thyme and rosemary
I’ve tweaked my mom’s recipe to suit my tastes, adding more herbs and spices to the dish. (Shutterstock)

Comfort Food

In the morning, I knead dough for lemon and rosemary bread and let it rise by our fire while I pull out whatever leftover vegetables we have in our fridge. My girls stand on stools next to me as I simmer beef, tomato paste, garlic, and thyme in a big cast-iron skillet. I’ve tweaked my mom’s recipe to suit my tastes, adding more herbs and spices to the dish. 

While the potatoes boil, I let my girls race their cars across our tile floor. As the smells of my childhood fill the house, I wonder what they will remember of these days. 

I think about how winter must have been for my mom with four small children. Was shepherd’s pie just another way of filling bellies for her, or was it also her way of shutting out the dark? 

As we gather around the table with warm bread and my older daughter builds mounds out of her potato, I think again, winter’s not so bad. I wonder if my girls one day will move somewhere even colder than here, if they will make shepherd’s pie with their own twists to embrace their own winters as adults.  

I wonder if they, too, will turn to shepherd’s pie when they long for home. 

Shepherd’s Pie

Serves 8

  • 4–5 large potatoes
  • 5 tablespoons butter, divided
  • 3–4 tablespoons milk
  • Salt and pepper to taste
  • 2 pounds ground beef, lamb, or a mix of both
  • 1 large onion, finely chopped
  • 2 cups diced carrots
  • 2 cups sliced mushrooms
  • 2 tablespoons tomato paste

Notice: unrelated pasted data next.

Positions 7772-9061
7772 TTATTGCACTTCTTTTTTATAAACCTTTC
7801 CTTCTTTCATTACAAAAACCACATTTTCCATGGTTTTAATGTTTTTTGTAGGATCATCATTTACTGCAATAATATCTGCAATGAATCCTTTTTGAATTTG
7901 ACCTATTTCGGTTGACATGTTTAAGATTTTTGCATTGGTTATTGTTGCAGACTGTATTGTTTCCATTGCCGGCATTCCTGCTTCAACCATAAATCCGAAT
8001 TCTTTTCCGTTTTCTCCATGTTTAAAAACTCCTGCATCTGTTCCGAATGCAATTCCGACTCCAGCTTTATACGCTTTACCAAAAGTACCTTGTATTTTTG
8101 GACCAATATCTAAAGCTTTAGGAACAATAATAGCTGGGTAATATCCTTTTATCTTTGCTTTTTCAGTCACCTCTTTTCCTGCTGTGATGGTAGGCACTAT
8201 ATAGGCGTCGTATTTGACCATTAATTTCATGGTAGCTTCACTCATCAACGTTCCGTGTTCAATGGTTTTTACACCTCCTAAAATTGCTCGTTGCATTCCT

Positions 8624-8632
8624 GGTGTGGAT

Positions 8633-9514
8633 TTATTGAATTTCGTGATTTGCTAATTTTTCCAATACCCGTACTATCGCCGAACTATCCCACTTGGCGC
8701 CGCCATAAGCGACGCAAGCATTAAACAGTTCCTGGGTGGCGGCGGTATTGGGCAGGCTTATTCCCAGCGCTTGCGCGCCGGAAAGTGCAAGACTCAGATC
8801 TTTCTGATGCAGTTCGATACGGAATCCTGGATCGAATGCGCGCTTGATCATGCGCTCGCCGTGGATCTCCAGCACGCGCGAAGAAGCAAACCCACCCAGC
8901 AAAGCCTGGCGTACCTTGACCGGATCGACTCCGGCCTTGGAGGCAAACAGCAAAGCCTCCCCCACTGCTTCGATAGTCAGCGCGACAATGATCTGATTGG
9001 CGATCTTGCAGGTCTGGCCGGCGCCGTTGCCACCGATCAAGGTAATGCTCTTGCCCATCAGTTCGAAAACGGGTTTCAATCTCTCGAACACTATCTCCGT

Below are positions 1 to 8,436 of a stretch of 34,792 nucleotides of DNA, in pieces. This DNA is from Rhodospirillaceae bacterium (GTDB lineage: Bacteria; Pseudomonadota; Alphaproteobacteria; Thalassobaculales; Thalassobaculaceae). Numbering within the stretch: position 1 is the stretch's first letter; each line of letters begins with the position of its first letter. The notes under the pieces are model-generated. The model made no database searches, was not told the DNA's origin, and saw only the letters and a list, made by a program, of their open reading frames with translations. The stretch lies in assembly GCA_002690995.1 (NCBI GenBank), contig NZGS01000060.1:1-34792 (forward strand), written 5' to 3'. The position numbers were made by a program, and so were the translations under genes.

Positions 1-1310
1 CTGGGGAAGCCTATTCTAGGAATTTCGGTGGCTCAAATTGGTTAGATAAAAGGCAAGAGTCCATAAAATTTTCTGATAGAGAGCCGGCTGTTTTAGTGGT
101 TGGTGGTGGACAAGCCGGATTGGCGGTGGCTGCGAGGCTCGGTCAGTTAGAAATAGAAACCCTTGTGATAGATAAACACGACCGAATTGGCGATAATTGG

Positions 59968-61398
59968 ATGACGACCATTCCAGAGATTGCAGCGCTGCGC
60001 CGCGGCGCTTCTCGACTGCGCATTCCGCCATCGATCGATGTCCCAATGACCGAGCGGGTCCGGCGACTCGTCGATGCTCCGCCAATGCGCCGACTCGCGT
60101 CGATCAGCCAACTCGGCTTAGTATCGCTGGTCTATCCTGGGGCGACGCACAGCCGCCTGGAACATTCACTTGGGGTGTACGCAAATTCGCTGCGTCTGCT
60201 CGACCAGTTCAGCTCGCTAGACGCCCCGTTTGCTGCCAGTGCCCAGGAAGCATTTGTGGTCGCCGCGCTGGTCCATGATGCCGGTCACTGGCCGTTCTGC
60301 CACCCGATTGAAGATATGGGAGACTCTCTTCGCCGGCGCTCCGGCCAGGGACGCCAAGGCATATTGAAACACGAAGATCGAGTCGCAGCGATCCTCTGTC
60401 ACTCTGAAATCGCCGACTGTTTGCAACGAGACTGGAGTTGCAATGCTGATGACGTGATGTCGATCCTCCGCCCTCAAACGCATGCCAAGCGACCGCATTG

• 2 cloves garlic, minced
  • 2 tablespoons fresh thyme, minced
  • 2 tablespoons fresh rosemary, minced
  • Pinch of cayenne pepper
  • 2 cups peas
  • 1–2 cups chicken broth
  • 2 cups shredded cheese of choice (I like Gouda or sharp cheddar)

Preheat oven to 350 degrees F.

Place the potatoes in a large stockpot and fill with water (I leave the potatoes unpeeled). Bring water to a boil and simmer for about 20 minutes, or until potatoes are tender enough to be pierced easily with a fork.

Drain well and place potatoes in the bowl of a standing mixer (or use a large mixing bowl with a handheld mixer). Add 4 tablespoons butter, milk, and salt and pepper to taste. Mix on medium speed until light and fluffy. Set aside.

In a skillet, brown ground meat until almost all the pink is gone, about 10 minutes. Remove from skillet and set aside.

In the same skillet, melt the remaining 1 tablespoon butter. Add onion and carrots and cook for about 5 minutes, or until onions are translucent. Add mushrooms and cook over medium heat until tender, about 8 minutes.

Add tomato paste and garlic and saute for 2 more minutes. Add fresh herbs, cayenne, peas, and chicken broth and simmer for a few minutes, until the mixture begins to thicken.

Add meat back into the skillet and mix in.

Fill a 9×13 casserole dish with the meat mixture. Layer the mashed potatoes on top and sprinkle with cheese.

Bake for about 40–50 minutes, or until the casserole begins to bubble. Let stand for 5–10 minutes, then enjoy. 

Rachael Dymski is an author, florist, and mom to two little girls. She is currently writing a novel about the German occupation of the Channel Islands and blogs on her website,

Rachael Dymski is a writer, author and mom to three wonderful kids. She lives on a flower farm with her family in Pennsylvania.